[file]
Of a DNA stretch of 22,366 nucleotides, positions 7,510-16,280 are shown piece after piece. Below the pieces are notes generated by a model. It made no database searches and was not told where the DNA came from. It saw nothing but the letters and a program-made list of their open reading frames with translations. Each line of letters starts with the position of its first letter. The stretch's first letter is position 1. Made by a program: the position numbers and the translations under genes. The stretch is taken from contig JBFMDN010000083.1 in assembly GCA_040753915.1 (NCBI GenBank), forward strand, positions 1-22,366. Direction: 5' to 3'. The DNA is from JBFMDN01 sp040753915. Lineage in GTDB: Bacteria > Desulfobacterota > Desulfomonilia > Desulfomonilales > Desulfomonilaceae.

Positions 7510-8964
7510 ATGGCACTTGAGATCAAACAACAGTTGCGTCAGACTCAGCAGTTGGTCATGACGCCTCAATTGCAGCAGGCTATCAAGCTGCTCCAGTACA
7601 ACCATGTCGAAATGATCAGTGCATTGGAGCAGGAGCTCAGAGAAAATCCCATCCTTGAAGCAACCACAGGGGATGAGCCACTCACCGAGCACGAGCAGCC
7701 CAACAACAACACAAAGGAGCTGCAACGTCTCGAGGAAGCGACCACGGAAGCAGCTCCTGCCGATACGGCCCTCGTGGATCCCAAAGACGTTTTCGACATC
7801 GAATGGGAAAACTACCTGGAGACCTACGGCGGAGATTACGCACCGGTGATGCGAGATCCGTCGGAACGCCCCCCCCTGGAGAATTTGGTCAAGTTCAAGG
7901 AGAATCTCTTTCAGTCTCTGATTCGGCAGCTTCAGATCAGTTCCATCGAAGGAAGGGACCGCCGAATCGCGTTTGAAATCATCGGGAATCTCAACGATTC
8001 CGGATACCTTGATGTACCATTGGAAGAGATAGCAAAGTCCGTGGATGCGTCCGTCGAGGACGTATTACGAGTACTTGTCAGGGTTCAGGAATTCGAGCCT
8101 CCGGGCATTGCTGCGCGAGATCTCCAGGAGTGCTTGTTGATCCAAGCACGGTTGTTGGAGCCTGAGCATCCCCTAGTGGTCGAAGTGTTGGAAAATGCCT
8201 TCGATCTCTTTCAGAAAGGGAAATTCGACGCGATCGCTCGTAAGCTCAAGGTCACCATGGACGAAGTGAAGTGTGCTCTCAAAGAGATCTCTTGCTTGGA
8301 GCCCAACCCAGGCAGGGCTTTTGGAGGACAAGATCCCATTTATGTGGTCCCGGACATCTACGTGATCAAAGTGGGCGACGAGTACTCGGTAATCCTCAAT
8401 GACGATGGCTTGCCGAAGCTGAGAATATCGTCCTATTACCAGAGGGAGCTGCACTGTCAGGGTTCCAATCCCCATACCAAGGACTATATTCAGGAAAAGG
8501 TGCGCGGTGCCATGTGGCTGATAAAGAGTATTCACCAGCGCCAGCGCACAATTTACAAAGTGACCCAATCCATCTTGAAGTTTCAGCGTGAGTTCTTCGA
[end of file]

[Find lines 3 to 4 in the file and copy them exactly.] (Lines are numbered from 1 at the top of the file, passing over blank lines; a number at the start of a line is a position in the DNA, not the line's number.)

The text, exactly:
7510 ATGGCACTTGAGATCAAACAACAGTTGCGTCAGACTCAGCAGTTGGTCATGACGCCTCAATTGCAGCAGGCTATCAAGCTGCTCCAGTACA
7601 ACCATGTCGAAATGATCAGTGCATTGGAGCAGGAGCTCAGAGAAAATCCCATCCTTGAAGCAACCACAGGGGATGAGCCACTCACCGAGCACGAGCAGCC